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Irish High Court rules government COVID-19 travel advice is legal

FILE PHOTO: A Ryanair plane takes off from Manchester Airport. Picture taken June 21, 2020. REUTERS/Phil Noble

DUBLIN (Reuters) - Ireland’s High Court ruled on Friday that the government’s advice against non-essential travel to most countries due to the risk of COVID-19 infection was legal, dismissing a case brought by low-cost airline Ryanair.

Ireland has some of the strictest COVID-19 travel advice in Europe, advising against non-essential travel to all but four countries - Cyprus, Finland, Latvia and Liechtenstein. Those four countries however have restrictions on incoming passengers from Ireland.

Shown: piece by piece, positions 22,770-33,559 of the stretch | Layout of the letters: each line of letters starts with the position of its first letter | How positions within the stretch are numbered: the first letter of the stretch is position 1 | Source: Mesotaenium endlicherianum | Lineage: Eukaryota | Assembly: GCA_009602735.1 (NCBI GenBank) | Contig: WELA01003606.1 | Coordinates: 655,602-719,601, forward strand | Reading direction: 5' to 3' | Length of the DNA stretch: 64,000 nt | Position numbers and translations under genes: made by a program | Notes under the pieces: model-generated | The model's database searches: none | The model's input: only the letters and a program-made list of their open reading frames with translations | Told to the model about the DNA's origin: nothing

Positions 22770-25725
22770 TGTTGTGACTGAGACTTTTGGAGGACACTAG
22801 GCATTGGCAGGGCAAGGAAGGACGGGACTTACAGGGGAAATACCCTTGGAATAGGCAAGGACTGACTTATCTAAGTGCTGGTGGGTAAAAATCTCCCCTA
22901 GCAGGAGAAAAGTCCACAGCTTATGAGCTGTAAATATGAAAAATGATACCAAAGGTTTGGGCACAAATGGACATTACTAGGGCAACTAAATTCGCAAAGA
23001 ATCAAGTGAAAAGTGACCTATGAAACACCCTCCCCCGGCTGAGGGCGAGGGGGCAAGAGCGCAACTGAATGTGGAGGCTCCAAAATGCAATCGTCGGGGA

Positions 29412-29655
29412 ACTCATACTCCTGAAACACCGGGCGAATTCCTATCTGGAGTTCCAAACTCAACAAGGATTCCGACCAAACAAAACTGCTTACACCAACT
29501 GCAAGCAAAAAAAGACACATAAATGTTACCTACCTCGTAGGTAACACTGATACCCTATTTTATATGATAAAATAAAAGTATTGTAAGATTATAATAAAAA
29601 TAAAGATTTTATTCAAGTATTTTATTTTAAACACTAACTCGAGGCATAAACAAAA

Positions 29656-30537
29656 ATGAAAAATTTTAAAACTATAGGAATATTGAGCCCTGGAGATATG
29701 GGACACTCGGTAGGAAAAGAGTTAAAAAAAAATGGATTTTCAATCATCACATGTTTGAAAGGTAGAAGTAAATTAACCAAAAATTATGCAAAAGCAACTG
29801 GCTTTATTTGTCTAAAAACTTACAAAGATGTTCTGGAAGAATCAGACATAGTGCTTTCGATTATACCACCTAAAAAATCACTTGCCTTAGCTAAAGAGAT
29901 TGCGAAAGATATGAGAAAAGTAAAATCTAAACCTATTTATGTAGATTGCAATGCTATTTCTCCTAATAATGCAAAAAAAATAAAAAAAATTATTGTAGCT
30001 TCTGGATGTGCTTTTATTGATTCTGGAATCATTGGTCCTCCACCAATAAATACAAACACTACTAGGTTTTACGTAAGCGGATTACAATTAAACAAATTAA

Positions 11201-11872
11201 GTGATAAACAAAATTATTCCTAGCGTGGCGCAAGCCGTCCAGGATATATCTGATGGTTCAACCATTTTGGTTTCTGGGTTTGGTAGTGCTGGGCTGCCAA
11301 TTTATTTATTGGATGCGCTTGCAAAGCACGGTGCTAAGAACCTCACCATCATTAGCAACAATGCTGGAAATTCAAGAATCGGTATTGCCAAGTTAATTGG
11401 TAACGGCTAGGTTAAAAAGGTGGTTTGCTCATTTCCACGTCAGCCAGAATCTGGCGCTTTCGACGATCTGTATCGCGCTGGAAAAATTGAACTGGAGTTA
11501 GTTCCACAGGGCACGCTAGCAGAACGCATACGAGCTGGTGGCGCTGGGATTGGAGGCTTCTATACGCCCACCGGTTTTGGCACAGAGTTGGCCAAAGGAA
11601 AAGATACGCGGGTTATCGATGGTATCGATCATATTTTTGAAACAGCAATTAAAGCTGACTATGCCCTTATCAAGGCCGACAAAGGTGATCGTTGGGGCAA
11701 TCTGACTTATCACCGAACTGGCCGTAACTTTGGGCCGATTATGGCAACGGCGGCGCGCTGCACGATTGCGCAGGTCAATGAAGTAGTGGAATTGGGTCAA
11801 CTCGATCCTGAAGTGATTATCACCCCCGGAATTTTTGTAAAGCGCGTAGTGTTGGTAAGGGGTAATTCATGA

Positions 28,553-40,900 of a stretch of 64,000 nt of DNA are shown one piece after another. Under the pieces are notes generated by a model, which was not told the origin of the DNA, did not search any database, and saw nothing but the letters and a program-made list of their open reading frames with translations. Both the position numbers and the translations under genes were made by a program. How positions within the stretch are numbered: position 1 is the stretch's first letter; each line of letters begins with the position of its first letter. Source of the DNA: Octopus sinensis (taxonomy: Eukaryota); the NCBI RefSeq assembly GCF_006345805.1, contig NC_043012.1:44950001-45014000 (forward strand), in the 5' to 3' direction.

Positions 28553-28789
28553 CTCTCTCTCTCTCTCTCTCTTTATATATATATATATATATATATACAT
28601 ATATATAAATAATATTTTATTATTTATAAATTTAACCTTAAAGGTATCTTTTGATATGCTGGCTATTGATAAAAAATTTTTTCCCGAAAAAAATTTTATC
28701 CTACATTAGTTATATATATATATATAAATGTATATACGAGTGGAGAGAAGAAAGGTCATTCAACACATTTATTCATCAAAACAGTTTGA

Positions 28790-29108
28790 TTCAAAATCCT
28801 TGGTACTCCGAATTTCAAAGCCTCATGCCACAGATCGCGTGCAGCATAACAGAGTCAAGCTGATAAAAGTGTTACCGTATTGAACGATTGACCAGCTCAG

Passengers from all countries - other than those four - coming into Ireland are advised to restrict their movements for 14 days.

Ryanair described the Irish government measures as “nonsensical” and questioned their legality in a High Court case that rival Aer Lingus also participated in.

“The government acted lawfully in providing travel advice and public health advice in respect of the coronavirus pandemic on a non-statutory basis,” the ruling by Justice Garrett Simons said.

“The advice to avoid non-essential travel and to restrict movements on entry to the State is just that: advice,” the ruling said.

Reporting by Conor Humphries; Editing by Alison Williams and Ana Nicolaci da Costa